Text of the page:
Intro to Graduate School at Nebraska

Welcome to the University of Nebraska-Lincoln!

Getting acclimated to a new school can be challenging, and we’re here to help. With the information and resources below, you'll be well-oriented and ready to map out your road to success.

Responsibilities

Be proactive

Compared to undergraduate education, graduate study involves more input from you as a student. The bulk of your program will be determined in consultation with your faculty advisor, and it’s your responsibility to register for the appropriate courses, meet deadlines, and adhere to University policies and procedures, starting with those in the Graduate Bulletin.

Being self-directed and taking ownership of your learning and development can lead to valuable experiences, connections, and collaborations.

Build relationships

Graduate programs help to advance human knowledge, educate professionals, and address societal needs. Good practice centers on responsible interactions between graduate students and graduate faculty, supported by college and department staff.

The Guidelines for Good Practice in Graduate Education describe your roles and responsibilities in the areas of professional and ethical conduct, teaching, research, and advising and mentoring, while the Graduate Mentoring Guidebook presents strategies for creating rewarding relationships with advisors and mentors.

Uphold academic integrity

Academic integrity is a universal principle in the scholarly community, and it’s fundamental to the work you’ll do on this campus as a researcher, a teacher, and as a student. Graduate students are expected to know, understand, and comply with the Student Code of Conduct and the University’s policies on academic integrity.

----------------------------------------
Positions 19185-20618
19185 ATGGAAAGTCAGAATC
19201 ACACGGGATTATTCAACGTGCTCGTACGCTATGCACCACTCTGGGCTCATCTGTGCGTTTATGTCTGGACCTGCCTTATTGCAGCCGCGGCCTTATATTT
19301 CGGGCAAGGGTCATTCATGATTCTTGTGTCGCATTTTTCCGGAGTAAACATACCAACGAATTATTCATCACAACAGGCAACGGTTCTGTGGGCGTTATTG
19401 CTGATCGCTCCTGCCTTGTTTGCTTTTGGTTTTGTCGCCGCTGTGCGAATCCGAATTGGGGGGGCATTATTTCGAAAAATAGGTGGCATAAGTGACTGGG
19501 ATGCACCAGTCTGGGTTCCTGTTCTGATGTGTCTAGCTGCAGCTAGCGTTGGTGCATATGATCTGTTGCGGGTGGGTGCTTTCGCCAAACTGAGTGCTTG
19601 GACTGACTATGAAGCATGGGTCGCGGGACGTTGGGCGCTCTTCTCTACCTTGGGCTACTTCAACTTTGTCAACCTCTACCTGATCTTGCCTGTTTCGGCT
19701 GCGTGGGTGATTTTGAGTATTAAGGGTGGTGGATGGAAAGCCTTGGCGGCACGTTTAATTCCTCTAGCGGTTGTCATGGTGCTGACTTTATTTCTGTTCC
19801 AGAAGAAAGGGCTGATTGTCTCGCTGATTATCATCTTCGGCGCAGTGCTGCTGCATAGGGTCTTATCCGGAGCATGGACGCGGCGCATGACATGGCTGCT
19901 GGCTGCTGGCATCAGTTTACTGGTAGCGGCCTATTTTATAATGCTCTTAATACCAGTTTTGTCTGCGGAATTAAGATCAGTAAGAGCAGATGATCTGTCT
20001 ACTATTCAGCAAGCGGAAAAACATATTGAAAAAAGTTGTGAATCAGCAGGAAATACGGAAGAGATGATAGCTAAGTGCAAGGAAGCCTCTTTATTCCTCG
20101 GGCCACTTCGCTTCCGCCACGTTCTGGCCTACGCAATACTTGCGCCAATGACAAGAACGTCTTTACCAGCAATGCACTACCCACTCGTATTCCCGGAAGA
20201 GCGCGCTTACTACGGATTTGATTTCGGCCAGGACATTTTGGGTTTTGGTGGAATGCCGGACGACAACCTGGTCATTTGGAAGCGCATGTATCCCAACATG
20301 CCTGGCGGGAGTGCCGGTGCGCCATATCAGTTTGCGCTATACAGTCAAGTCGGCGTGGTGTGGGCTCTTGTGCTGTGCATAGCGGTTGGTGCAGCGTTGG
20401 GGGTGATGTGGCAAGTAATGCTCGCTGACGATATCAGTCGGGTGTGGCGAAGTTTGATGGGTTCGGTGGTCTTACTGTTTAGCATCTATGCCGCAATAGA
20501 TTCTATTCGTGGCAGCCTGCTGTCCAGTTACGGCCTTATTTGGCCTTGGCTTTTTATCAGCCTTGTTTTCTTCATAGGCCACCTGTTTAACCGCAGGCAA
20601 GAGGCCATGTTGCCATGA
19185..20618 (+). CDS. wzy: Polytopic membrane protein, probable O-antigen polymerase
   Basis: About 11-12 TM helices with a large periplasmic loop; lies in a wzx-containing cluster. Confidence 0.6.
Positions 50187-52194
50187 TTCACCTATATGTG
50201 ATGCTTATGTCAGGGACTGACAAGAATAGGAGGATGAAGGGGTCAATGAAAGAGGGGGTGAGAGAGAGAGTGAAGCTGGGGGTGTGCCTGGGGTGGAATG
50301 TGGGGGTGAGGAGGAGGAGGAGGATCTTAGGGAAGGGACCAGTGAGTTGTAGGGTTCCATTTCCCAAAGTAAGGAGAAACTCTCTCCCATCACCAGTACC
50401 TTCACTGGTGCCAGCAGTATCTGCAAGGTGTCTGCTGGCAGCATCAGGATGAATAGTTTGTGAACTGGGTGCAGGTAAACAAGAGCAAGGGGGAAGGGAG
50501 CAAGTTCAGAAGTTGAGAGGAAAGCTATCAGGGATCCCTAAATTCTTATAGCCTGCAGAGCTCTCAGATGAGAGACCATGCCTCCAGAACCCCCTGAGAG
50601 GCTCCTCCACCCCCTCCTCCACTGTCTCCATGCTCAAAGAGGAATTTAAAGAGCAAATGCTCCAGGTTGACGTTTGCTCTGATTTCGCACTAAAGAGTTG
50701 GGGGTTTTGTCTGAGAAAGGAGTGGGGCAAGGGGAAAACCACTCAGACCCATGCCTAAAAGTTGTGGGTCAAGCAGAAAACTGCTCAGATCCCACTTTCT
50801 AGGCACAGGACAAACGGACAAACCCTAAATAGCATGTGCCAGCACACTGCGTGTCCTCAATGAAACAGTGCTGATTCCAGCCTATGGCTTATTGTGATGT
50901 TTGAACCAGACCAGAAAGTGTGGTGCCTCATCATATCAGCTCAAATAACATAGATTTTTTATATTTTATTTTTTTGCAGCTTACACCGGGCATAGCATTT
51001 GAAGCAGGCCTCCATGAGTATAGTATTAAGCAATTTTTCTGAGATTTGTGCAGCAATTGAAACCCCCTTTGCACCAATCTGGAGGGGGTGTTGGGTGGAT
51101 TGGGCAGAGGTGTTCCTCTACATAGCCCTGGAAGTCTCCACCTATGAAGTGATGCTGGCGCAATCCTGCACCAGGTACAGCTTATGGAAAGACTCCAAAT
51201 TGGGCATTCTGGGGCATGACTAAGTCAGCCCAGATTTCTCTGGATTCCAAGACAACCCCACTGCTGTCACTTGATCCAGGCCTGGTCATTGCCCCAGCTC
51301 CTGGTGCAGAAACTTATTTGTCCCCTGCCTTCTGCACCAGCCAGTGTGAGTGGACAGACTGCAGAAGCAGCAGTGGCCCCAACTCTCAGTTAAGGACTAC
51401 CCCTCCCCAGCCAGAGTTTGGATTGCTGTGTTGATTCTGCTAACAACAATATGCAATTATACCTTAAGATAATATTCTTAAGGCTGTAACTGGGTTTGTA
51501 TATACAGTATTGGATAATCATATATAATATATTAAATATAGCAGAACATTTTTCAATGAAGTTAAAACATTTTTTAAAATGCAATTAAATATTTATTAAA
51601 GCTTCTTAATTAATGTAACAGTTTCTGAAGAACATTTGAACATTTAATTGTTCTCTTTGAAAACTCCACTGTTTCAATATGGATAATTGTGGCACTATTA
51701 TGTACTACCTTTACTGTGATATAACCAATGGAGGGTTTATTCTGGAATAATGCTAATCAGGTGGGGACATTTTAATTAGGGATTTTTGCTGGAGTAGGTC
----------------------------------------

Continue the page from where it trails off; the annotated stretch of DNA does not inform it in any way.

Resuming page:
Making Your Way

Core Requirements

To make sure you're on track, routinely review requirements and milestones and their forms and deadlines.

  • Graduate Studies outlines the overall steps to completion for master's, doctoral, and Ed.S. degrees — with how-to videos for some key pieces. Policy details are in the Graduate Bulletin.
  • Program-specific requirements are described in your department's graduate student handbook.

Career & Professional Development

Some key competencies aren't necessarily taught as part of coursework. Use the Career & Professional Development resources to hone these value-added skills while earning your degree:

  • Academic skills such as time management, writing skills, presentation skills, and responsible conduct of research
  • Professional skills including leadership, mentoring, project management, and conflict resolution

Career Pathways and Career Development help you define career objectives and prepare to achieve them, while Instructional Development boosts teaching effectiveness.

Resources for Success

In Graduate Studies

The Current Students section of the Graduate Studies website provides resources to guide students academically and professionally throughout their programs.

  • The Guide to Success can help you take advantage of opportunities during important stages of your academic career, in your roles as a student, teaching assistant, research assistant, or working professional.
  • Graduate Connections is your source for articles on career and professional development, and Grad Notes (sign up or check social media) highlights upcoming events, deadlines, and funding announcements.
  • Financial support is offered in many departments through teaching or research assistantships — part-time jobs that may include a tuition waiver and reduction in health insurance premiums — and current students can apply for fellowships through the annual competition.
  • A growing number of Online Graduate Degrees and Certificates may be completed entirely online, and many courses are offered online for other programs also.
  • The Graduate School Glossary defines terminology that may be unfamiliar to new students.

Other campus resources

These are just a few of the many resources available to students.